For the little mousie I started with yellow transfer paper. I have used graphite and chalk transfers in the past, but this was suggested by a colleague and so far I like it. The basics of the image are drawn freehand in pencil so that it transfers through in yellow on the scratchboard. Then you can either work from the yellow lines or make some very light scratches in the board as guidelines and then erase the yellow (this is rapidly becoming my preferred method).

Though the #11 blade is still my favorite I've been trying to use my other tools. From top to bottom we have the #11 scalpel blade, the fiberglass brush, steel brush, and well - I don't know what that last tool is technically called, it's your standard 'scratch blade' - though it seems most hard-core scratchers don't use this tool (I, for one, don't use it often).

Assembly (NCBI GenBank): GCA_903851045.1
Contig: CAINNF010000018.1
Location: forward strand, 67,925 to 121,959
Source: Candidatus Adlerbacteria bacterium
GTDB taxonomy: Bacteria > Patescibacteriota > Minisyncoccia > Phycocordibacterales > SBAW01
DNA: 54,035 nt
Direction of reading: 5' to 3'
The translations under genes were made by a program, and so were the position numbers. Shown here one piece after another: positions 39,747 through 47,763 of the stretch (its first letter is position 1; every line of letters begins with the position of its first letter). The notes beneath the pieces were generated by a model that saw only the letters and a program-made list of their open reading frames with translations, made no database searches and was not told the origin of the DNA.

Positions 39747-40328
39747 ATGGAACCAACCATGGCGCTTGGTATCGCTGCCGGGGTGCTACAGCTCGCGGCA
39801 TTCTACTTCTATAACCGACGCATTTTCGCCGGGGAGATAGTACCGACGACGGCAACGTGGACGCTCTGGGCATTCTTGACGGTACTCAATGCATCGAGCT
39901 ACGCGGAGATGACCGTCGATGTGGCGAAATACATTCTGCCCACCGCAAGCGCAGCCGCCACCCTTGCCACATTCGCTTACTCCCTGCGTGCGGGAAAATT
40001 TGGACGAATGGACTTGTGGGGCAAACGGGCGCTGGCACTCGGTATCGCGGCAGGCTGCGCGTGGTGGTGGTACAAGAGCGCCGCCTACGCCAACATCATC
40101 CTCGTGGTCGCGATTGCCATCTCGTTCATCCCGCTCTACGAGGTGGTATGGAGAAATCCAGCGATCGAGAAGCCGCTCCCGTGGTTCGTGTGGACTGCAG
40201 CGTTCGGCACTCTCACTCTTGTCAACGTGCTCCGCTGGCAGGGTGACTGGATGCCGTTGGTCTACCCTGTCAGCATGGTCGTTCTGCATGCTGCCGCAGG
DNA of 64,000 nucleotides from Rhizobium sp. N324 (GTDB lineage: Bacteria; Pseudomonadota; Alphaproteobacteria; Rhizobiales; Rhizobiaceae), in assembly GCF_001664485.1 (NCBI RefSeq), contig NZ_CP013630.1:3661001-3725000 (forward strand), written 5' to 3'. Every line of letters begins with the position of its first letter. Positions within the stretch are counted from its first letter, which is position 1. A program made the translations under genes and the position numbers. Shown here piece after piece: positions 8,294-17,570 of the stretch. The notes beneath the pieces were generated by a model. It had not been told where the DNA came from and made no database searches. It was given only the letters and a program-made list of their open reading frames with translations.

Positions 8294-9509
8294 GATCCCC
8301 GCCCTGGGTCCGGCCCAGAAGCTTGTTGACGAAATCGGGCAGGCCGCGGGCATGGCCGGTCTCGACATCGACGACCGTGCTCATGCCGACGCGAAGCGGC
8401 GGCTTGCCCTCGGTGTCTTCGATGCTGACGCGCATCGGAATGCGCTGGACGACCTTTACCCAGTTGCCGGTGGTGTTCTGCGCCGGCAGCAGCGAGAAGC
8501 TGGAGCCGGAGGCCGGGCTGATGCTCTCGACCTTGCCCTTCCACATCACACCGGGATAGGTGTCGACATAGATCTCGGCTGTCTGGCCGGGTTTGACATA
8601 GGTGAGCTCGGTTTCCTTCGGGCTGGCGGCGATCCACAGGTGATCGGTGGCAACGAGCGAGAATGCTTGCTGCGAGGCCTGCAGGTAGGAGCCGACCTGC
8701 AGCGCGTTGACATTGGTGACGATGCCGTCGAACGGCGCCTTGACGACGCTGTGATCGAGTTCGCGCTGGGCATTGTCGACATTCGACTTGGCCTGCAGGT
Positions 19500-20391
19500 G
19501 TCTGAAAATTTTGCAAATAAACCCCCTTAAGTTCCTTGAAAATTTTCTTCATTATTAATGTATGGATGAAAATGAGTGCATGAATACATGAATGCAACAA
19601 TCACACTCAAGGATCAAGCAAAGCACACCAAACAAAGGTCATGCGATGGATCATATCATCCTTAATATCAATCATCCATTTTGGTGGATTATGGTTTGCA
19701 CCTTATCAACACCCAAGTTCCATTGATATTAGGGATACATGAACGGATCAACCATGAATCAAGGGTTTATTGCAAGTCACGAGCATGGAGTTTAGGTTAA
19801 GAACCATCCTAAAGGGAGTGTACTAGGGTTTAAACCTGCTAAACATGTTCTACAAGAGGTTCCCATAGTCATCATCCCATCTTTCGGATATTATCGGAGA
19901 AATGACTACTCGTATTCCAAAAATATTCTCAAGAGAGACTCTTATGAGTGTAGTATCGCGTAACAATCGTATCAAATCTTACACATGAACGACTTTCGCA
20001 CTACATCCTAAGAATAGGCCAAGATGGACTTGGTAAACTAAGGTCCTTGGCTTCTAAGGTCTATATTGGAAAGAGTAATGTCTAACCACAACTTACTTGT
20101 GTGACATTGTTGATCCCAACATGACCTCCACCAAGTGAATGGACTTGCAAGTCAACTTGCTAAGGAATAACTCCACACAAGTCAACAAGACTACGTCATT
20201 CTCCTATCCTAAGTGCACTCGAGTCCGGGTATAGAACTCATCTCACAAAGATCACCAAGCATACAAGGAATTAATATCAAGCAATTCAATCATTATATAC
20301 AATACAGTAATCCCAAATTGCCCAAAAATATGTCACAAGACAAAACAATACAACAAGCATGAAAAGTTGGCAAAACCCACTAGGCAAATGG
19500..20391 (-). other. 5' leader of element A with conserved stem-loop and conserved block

This is the yellow line transfer, it is intended only as a guideline to keep the proportions in place as you work. I'm experimenting with more vs. less guidelines - they can be helpful but I find the fewer I make the easier it is to keep focused using my reference picture to guide me.

This particular piece is a bit of an exercise in trying out new things - so I used the fiberglass brush mostly for the hand. It creates a soft, cloudy look. A little bit of ink washing was necessary to fix my values when I got a bit overzealous.